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We’ve written quite a bit about Clause 13 of the Intellectual Property Bill on IPcopy but with the IP Bill now on the verge of its second reading in the Commons the time left to change the Bill is running out. The specific clauses and their wording will be discussed in the Committee stage of the Bill which may occur before Christmas.
It would be my preference for Clause 13 to be deleted in its entirety from the Bill for a number of reasons, one of which is discussed in more detail below. The intention behind the clause is to provide stronger rights for designers which is, of course, a laudable aim. However, I question whether this clause is the correct vehicle for those improved rights. Alternatives such as extending the small claims track of the Intellectual Property Enterprise Court to hear registered design cases would also enable registered design rights holders to bring cases more cost effectively. ACID themselves appear to have had great success with mediation which is a process that could be formalised and expanded in my view to provide another option to rights holders.
However, instead we have Clause 13 which will make it a criminal offence to copy a design. In this article we’ll look a little more at the forum that such cases will be heard in.
A brief update on the Intellectual Property Bill. The Parliament website has just been updated with a date, 9th December 2013, for the Bill’s second reading in the House of Commons. The current version of the Bill, as brought from the Lords, can be found here.
The first reading of a Bill in the House of Commons is usally a formality and takes place without debate. The second reading of the Bill rsepresents the first time that MPs can debate the general purpose of the Bill. Individual clauses and amendments will be covered in the next stage, Committee stage.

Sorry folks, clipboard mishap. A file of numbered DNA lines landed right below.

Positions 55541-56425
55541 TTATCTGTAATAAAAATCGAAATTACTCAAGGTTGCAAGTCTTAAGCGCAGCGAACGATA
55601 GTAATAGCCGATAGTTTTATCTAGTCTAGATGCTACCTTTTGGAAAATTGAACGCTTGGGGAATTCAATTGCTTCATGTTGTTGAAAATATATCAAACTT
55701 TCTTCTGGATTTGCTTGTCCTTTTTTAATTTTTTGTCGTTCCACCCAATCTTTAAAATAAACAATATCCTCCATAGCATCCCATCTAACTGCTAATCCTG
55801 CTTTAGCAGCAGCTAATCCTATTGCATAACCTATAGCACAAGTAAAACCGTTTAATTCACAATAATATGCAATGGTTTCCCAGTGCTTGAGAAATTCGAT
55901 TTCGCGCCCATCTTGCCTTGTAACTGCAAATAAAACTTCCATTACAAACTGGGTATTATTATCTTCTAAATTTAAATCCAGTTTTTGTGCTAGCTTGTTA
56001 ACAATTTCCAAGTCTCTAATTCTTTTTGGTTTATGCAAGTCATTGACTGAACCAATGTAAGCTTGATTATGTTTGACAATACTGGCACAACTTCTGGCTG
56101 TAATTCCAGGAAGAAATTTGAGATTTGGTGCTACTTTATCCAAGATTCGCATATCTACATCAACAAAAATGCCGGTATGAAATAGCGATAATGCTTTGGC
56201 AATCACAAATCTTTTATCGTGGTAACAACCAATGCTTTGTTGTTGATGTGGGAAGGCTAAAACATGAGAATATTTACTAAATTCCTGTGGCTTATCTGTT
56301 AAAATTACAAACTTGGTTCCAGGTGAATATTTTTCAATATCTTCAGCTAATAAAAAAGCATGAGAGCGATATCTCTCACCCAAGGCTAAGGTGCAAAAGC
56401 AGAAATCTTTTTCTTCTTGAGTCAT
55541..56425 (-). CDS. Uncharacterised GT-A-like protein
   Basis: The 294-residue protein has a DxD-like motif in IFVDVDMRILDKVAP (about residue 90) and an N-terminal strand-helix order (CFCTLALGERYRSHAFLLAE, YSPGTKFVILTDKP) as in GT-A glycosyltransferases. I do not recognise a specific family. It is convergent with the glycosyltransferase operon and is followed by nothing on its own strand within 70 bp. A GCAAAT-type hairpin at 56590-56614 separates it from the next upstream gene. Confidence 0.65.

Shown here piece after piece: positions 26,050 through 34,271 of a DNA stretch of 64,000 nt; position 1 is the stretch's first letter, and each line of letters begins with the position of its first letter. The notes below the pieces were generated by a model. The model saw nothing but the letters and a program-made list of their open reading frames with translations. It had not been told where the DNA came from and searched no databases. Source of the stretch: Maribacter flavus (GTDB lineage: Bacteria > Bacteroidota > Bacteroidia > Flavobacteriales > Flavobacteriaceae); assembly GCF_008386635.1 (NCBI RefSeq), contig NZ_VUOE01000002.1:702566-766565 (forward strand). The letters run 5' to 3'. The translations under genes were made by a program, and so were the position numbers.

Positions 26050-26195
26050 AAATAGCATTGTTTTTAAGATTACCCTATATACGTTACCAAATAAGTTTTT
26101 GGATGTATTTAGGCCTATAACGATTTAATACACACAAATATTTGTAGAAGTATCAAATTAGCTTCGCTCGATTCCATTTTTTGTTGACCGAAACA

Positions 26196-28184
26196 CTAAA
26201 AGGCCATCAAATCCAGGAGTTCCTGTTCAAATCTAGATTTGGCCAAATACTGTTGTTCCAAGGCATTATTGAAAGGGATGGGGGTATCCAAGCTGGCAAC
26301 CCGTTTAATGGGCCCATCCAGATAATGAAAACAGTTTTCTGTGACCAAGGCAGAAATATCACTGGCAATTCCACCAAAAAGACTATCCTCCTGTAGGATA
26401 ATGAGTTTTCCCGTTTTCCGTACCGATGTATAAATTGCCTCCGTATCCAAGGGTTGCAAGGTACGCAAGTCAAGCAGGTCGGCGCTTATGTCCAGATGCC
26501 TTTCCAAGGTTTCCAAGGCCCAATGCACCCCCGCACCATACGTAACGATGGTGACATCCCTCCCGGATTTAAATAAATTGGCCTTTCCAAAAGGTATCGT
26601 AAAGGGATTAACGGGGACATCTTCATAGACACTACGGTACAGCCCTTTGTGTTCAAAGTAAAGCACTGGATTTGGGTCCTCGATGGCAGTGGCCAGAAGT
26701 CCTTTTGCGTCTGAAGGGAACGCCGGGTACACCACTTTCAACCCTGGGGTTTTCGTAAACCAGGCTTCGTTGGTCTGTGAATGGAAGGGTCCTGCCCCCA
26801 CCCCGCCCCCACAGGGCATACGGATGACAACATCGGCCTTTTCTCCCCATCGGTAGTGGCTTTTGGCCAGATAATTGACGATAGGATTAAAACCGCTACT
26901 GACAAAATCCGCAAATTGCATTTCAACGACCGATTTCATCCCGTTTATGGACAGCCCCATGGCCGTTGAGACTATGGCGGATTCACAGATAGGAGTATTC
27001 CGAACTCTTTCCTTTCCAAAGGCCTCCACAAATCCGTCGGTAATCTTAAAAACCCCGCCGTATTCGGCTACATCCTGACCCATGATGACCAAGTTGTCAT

Update (10.12.13): the 9th December session in the House of Commons was devoted to tributes to Nelson Mandela. It is IPcopy’s understanding that the second reading of the IP Bill will now occur after the Christmas break.
Mark Richardson 29 November 2013
Last night IPKat posted a reply from Dids Macdonald of ACID on the recent series of posts relating to Clause 13 of the Intellectual Property Bill. Merpel (of IPKat) interspersed some comments into Dids’ views which helped throw a light on some of the comments being made.
However, having read the post a couple of times we felt moved to write a response to the post on IPKat. Since the resultant response was so long we’ve posted it here on IPcopy and have submitted a link to this article for inclusion in the comments section of the original post on IPKat. (more…)
Clause 13 of the Intellectual Property Bill is attracting a fair amount of discussion on both sides of the argument. I thought I’d take a closer look at some of the issues around the clause and what happened before its appearance in the Bill. I must have been in a funny mood when I wrote the post below as its in the style of a totally fictional conversation between a client and his patent attorney. See if you can guess which side of the argument I come down on…… (more…)
In our previous series of articles on the IP Bill we looked at Clause 13 which seeks to introduce criminal provisions in respect of registered design infringement. This section of the Bill attracted a fair amount of discussion since it was felt in some (many?) quarters that the threat of criminal proceedings could be asserted via Clause 13 against designers which would have a “chilling effect” on the UK design industry.
As noted here, the IP Bill has now left the Lords on its way to the Commons and Clause 13 has been the subject of a massive amount of debate in the Lords and has been amended slightly during its passage through that House. So, what’s changed and why?